Before buds break in March, prune dormant fruit trees. Recently I helped prune peaches in a Denver community garden (unpruned peach photo left). Peaches must be pruned hard every year as they only bear fruit on one year old twigs. Renew them yearly by pruning to replace nearly all fruiting wood. Two year old or older twigs are unproductive.
The photo left illustrates how hard this pruning should be on peaches (pruned branch left, unpruned tree right side of photo). You should end up with a skeleton of thick, blunt scaffold limbs sprouting very few thin, one year old twigs (photo right). Leave bearing twigs of 12 to 18 inches in length removing the shorter ones (bear small fruit) and longer ones (bear too many and are subject to breakage).
Twigs pointing upward and out at 45 degree angles from horizontal are most productive. Remove vertical and downward pointing twigs. “Stacked” twigs or branches growing over top one another shade the lower twig so remove one of them.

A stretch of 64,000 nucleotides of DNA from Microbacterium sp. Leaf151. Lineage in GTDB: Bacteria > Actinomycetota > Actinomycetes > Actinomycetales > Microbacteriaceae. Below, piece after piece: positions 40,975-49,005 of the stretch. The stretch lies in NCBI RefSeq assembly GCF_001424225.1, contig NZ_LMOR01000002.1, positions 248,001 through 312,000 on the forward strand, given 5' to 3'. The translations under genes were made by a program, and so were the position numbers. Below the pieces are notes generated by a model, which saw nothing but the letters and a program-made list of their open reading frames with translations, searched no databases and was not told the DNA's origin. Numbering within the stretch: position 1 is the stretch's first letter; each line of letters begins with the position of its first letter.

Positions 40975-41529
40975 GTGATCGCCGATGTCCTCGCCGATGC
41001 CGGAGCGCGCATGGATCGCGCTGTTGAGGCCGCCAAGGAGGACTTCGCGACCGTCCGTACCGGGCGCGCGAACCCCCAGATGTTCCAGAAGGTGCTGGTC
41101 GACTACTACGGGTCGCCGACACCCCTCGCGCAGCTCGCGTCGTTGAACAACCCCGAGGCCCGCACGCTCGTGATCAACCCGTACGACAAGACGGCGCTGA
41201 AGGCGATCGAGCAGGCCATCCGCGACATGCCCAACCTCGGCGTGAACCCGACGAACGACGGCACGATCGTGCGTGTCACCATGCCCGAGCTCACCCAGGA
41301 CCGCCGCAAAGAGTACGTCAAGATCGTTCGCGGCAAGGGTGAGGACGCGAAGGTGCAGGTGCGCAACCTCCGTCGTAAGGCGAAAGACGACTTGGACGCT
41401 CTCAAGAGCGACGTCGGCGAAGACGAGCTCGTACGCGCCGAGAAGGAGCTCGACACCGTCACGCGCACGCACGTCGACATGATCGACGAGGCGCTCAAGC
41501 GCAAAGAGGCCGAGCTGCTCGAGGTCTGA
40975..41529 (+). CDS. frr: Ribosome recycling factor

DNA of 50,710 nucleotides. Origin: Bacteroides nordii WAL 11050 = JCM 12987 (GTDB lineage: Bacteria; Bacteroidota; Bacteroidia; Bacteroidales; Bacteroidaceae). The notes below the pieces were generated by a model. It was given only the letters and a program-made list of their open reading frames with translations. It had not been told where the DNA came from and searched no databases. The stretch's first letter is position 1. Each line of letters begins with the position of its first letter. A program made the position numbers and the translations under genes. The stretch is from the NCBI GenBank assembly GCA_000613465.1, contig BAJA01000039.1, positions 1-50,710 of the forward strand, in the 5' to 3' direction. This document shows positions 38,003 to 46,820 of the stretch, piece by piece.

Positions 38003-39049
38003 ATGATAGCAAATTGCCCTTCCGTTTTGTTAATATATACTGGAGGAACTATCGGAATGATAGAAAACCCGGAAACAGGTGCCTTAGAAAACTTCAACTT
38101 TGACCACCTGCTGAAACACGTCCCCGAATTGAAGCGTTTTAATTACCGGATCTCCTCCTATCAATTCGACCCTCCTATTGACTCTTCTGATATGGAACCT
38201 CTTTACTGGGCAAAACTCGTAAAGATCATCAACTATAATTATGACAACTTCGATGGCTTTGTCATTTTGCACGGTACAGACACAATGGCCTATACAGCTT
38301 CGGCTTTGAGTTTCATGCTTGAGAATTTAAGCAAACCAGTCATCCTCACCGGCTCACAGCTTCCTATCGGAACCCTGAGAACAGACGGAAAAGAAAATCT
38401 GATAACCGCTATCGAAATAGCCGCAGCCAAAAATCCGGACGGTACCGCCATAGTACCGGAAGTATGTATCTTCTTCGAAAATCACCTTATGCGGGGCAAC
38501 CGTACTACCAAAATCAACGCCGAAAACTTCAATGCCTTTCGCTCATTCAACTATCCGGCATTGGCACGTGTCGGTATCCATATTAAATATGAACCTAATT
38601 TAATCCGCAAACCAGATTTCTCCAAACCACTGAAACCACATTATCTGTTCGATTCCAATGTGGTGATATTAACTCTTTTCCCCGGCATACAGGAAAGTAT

Prune trees to allow light into the center of the tree. With fruit trees, light equals fruit. Dense, unpruned trees will yield poorly. Remove dead and interfering branches, renew fruiting wood, and control size to keep bearing wood close to the ground.
Maintain a zone of equilibrium between excess growth (the rank growth tendency of the top of the tree) and poor fruiting (lower portion tendency). Do this by pruning harder in upper, outer portions of a tree to allow light in. Most home gardeners tend to prune mature trees too little.
Finally, remember that pears, cherries, apricots and most apples bear fruit on short spurs that last for some years. This is very different than peaches so don’t prune off the short spurs or you will have no crop.
Here’s hoping that spring freezes spare our fruit tree blossoms so we can have a good fruit crop this year.
Photo credit, All peach pruning photos, Carl Wilson